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Republican Revolt!

by D.V. Bowden
Thomas Jefferson said, "A little rebellion now and then is a good thing." On Saturday, June 28, 2003, I went to Montgomery to the anti-tax meeting sponsored by Marty McConnell, former chairman of the Alabama GOP. It was held at the ritzy Embassy Suites hotel, down by Alabama River, and witnessed a Republican Rebellion in the making. What had begun as an anti-tax meeting grew into an anti-Riley furor. The tempo of the meeting waxed and waned, but by the end, the atmosphere had been completely radicalised. Speeches along the lines of "hate the sin, love the sinner" gave way to shouts of "Impeach Riley!" and calls for him to be excommunicated from the Republican party. Magnificent!

John Giles of the Christian Coalition was the first speaker, and he was fairly direct and forceful in his denunciation of more taxes. Subsequent speakers, including a lady representing the National Federation of Independent Business and a tax lawyer, presented a detailed analysis of the changes contained in Riley's tax proposal. These details are important, but they're also dull--the crowd began to go to sleep. All the speakers up to this point has strongly opposed Riley's plans, but had stressed being polite and civil to the Governor, and had not denounced him.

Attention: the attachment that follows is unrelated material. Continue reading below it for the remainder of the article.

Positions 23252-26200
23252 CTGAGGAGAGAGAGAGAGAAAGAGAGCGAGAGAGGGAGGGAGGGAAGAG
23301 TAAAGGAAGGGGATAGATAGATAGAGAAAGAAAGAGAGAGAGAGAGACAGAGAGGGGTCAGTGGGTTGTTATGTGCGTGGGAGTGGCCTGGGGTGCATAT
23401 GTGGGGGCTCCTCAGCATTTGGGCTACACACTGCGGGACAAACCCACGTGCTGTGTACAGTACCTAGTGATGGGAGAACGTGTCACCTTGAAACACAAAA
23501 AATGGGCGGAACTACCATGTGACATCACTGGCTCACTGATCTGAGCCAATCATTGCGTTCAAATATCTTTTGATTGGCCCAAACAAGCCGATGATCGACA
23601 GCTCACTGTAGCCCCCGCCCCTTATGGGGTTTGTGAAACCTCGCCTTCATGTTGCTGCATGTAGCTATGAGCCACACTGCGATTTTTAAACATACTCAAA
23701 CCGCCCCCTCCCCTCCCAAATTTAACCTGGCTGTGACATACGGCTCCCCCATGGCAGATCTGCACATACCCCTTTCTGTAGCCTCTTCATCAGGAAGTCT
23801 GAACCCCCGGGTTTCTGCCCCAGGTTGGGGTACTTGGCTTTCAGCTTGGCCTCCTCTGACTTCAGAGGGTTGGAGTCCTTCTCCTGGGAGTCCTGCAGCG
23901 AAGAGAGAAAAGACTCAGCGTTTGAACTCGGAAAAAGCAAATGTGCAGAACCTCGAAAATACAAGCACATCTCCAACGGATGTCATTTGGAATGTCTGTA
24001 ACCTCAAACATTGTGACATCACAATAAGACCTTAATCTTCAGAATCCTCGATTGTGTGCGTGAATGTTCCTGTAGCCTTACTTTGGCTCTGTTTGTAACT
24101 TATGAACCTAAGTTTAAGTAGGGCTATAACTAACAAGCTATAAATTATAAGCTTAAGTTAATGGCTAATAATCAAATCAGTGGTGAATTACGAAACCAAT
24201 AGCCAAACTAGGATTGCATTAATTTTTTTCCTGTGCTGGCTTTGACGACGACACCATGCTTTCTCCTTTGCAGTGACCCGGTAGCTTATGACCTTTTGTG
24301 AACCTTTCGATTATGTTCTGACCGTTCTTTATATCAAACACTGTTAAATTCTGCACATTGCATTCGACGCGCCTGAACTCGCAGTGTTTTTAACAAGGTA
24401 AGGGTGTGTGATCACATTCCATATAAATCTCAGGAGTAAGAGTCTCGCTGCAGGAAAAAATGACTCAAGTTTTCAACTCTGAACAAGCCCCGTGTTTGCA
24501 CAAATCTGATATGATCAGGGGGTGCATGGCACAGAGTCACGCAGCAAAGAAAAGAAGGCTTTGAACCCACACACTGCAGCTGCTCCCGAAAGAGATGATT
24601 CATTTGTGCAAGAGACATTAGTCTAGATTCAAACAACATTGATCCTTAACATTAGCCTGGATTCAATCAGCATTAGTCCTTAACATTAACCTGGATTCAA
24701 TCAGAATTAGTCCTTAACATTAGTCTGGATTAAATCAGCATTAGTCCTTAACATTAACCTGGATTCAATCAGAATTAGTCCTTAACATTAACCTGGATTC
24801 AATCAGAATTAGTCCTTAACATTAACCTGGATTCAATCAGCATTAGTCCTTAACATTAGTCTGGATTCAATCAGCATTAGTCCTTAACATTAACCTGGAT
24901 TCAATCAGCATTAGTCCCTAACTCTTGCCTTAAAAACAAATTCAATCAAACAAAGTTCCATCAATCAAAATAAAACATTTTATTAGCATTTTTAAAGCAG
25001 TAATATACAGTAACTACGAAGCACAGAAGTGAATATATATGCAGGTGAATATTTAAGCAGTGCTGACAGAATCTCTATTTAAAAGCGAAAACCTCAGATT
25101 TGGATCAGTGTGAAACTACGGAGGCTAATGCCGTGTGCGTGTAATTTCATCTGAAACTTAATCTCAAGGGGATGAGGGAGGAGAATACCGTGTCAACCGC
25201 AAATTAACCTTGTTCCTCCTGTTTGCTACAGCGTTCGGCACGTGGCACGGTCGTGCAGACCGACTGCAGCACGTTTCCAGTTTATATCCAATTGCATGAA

Then came time for audience participation, and things heated up. When I mentioned Susan Hamill and her nefarious plan to gain support for tax increases from churches based on her twisted interpretation of the Bible, it brought a loud hiss from the audience. Radio personality Russ Fine said that being nice wasn't going to win this fight--we'd have to get down and dirty with the tax-mongers, because they won't fight fair. He then called for Riley to be ejected from the party, to the cheers of the crowd. [Note: An important piece of information that did not make it into any of the mainstream news reports is that someone, presumably a pro-tax dirty-trickster, stole the registration forms from the Montgomery meeting. Riley's forces now have the names of everyone who attended, to put to who-knows-what use. The media totally ignored this astonishing fact.]

As I told an AP reporter, it's good to see that the Republicans at the state level have not completely lost their spines, as they have at the national level. Now that Bush is growing the federal government at an even greater rate than Clinton, and obliterating our civil liberties to boot, the national Republicans are silent. They seem to have completely forgotten all that rhetoric about reducing the size of government and abolishing federal agencies.

At least in Alabama, when their Maximum Leader goes Caligula on them, the Alabama Republicans have enough sense to revolt. Most of them seem to realise that neither Riley nor any other Republican would have been elected on a promise to raise taxes, nor will any Republican be reelected if he supports tax increases. Alabamians are fed-up with taxes and their bloated state government, and they're sick and tired of listening to the state's apologists beg for more revenue.